The major question coaches get from parents is about possible injuries.  The research is very clear about girls being more prone to knee and ankle injuries than their guy counterparts. The reason, unfortunately, is simply because of nature and genetics: as girls start to mature, their hips naturally expand (sorry girls,don’t blame me), creating “tough” inward angles on their knees and naturally smaller ankles. These angles make  it rough on the legs, especially when they are playing an intense sport requiring lateral movement.  This makes speed-strength trainging even more important.  Besides becoming a better athlete, this training is actually going to decrease the risk of injuries, and/or the severity of injuries by strengthening the muscles around those joints.  Two sport athlete Nicole Augustine suffered a major knee injury at the end of  her senior year in lacrosse.  Besides being fearless, relentless (and an all around studette), the speed at which she rehabbed and returned to the field at Mercy College (where she plays both soccer and lax) was due, in large part, to the strength she had acquired in her Den workouts.

Ready to Clean

Ready to Clean

Over the last couple of years we have had 5 girls break the 135 pound  hang clean mark (Jordan Beesmer, Meg Nielson, Sara Flores, Valerie Hinds,  and Dacia Brodhead). Most of the girls deep squat well over 135, and box squat over 205 (we’ve all seen the video of Brit Roser squatting 315 for reps; recently Endi Nardi, Valerie Hinds and Juji Wyncoop crushed 225).  The Agility ladder is no stranger to the girls: Dee Diecovo, Ali Badalato, Jordan Beesmer, Meg Nielson, Colleen Keegan-Twombly (to name a few) had “sick” feet, and would make most guys envious.  Most of our athletes start on 12 inch plyometric boxes, and end up easily doing a 30″ box jump by the end of their high school career.  And for those of you wondering about  bench, Sara Flores was first to break the 135 mark, with Dacia Broadhead, and Val Hinds crushing that weight for their workouts this year.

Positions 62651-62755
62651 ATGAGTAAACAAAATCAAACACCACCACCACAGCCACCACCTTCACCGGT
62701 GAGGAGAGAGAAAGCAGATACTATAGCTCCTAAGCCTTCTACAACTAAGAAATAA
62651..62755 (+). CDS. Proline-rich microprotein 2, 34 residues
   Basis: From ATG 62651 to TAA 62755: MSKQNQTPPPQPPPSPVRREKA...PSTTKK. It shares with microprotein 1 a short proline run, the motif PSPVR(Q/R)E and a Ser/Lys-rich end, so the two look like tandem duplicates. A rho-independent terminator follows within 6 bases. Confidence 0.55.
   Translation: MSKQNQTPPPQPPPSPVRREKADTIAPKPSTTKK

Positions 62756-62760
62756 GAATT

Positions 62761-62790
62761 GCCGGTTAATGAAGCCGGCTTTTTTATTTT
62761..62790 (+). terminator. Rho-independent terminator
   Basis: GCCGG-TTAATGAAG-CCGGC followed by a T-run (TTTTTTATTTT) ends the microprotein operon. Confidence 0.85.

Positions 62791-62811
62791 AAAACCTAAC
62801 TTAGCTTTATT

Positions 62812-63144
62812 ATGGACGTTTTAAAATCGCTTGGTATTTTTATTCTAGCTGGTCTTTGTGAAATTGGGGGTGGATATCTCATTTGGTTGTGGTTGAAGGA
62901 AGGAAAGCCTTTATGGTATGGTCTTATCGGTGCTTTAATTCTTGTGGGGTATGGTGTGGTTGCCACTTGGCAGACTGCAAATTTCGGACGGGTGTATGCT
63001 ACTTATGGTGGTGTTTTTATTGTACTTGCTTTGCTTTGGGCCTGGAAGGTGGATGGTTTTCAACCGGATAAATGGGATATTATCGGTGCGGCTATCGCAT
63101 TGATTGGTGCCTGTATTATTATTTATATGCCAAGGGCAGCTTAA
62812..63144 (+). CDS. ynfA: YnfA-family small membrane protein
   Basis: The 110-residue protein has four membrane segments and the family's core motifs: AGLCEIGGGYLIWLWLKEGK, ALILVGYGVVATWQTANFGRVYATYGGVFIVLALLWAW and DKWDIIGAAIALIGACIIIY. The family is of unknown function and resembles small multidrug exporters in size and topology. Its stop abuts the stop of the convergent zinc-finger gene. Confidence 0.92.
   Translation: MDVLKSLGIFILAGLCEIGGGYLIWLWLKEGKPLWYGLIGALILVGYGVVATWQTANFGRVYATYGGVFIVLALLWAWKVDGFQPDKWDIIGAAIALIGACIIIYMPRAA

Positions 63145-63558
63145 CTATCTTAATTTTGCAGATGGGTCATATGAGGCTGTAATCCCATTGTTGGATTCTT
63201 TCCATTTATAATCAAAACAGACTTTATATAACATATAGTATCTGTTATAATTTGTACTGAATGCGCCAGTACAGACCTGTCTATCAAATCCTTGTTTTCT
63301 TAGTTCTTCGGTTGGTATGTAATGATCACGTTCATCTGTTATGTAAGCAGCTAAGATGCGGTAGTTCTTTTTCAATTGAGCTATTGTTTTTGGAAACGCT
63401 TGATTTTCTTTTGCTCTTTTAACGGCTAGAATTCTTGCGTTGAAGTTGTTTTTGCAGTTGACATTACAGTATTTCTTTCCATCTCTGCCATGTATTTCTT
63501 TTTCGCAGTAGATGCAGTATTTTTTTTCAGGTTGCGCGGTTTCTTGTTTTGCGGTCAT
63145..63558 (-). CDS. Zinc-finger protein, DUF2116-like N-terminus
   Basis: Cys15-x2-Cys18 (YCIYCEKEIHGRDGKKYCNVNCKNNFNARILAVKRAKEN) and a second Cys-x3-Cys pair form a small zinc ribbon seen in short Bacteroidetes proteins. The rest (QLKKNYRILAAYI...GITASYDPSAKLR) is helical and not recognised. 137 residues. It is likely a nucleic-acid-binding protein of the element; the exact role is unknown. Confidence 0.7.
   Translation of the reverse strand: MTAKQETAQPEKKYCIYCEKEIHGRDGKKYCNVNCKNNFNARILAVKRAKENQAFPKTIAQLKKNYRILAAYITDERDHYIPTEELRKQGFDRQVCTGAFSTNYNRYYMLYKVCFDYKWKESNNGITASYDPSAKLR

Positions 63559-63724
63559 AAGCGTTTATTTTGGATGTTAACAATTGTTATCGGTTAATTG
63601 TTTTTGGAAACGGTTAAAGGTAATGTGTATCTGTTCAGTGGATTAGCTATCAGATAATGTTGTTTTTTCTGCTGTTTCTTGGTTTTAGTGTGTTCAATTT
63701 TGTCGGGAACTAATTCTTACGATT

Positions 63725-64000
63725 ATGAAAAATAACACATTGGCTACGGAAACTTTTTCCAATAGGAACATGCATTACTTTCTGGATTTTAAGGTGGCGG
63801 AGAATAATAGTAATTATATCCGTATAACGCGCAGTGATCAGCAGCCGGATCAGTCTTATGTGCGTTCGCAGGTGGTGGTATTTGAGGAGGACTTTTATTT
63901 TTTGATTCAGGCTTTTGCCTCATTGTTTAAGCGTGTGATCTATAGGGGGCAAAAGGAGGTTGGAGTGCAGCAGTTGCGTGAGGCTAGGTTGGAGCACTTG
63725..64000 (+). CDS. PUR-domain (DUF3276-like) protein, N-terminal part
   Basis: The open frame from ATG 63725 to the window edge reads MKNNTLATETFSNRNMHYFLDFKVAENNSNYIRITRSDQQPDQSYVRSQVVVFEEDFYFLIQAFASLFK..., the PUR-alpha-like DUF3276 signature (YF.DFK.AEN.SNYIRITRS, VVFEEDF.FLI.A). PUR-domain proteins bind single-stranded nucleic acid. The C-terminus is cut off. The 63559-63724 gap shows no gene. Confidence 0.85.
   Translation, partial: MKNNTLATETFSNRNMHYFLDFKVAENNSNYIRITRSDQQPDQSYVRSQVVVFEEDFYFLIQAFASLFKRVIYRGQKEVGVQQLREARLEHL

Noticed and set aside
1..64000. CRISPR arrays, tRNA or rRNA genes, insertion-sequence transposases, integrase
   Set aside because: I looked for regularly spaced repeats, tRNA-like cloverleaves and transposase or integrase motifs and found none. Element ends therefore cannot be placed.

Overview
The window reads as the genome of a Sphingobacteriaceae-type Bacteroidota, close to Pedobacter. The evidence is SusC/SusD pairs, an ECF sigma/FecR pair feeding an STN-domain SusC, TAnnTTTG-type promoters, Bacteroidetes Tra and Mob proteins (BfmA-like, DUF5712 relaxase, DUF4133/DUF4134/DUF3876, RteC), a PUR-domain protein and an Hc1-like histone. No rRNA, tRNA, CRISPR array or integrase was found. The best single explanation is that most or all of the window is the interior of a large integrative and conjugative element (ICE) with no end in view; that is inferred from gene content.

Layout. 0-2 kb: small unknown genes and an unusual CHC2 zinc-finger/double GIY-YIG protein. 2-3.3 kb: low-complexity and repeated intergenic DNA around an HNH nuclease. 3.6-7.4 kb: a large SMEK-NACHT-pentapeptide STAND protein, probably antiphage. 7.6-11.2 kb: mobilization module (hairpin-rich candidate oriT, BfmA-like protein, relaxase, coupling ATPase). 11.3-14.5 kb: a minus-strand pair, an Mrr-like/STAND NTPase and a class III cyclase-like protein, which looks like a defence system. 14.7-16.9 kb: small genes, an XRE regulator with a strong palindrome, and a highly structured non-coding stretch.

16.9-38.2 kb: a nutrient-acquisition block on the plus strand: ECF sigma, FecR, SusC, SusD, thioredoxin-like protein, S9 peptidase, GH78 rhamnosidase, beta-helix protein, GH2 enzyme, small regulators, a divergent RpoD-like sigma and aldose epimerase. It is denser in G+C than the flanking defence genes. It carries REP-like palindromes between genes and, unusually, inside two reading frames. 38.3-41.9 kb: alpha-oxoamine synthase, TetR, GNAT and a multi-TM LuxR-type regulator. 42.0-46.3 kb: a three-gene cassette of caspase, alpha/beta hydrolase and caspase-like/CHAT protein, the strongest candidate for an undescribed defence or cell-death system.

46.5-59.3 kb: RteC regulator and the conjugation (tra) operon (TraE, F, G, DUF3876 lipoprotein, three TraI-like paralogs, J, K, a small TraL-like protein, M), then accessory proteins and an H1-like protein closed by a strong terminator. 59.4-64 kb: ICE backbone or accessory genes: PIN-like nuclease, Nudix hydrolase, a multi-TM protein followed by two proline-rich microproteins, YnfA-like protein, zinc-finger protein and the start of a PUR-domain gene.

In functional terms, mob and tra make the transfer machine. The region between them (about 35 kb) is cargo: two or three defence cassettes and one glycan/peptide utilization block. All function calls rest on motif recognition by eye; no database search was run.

For the vast majority of the girl athletes working out in the Den, the increase in leg strength, upper body strength, explosive power and agility is well documented.  6 to 8 week cycles typically show gains anywhere from 15 to 40 pounds, 6-12 inch height increase on box jumps, visibly faster feet, and a core you can’t buy.  Ask them: they will tell you exactly how strong they have gotten. Just as importantly, these girls know how to lift.  Their technique is a big part of what makes them so successful.  Annie Coonie, MK Siegel, and Zoe Saridakis could give a  hang snatch clinic to most high school coaches..  In fact, these athletes take a lot of pride in their technique and could, in fact, make a”how to” video on most  lifts: including squats and  the olympic lifts.  This is a large part of why many of our athletes are successful at the next level.

Can girls lift like guys…come on down and watch!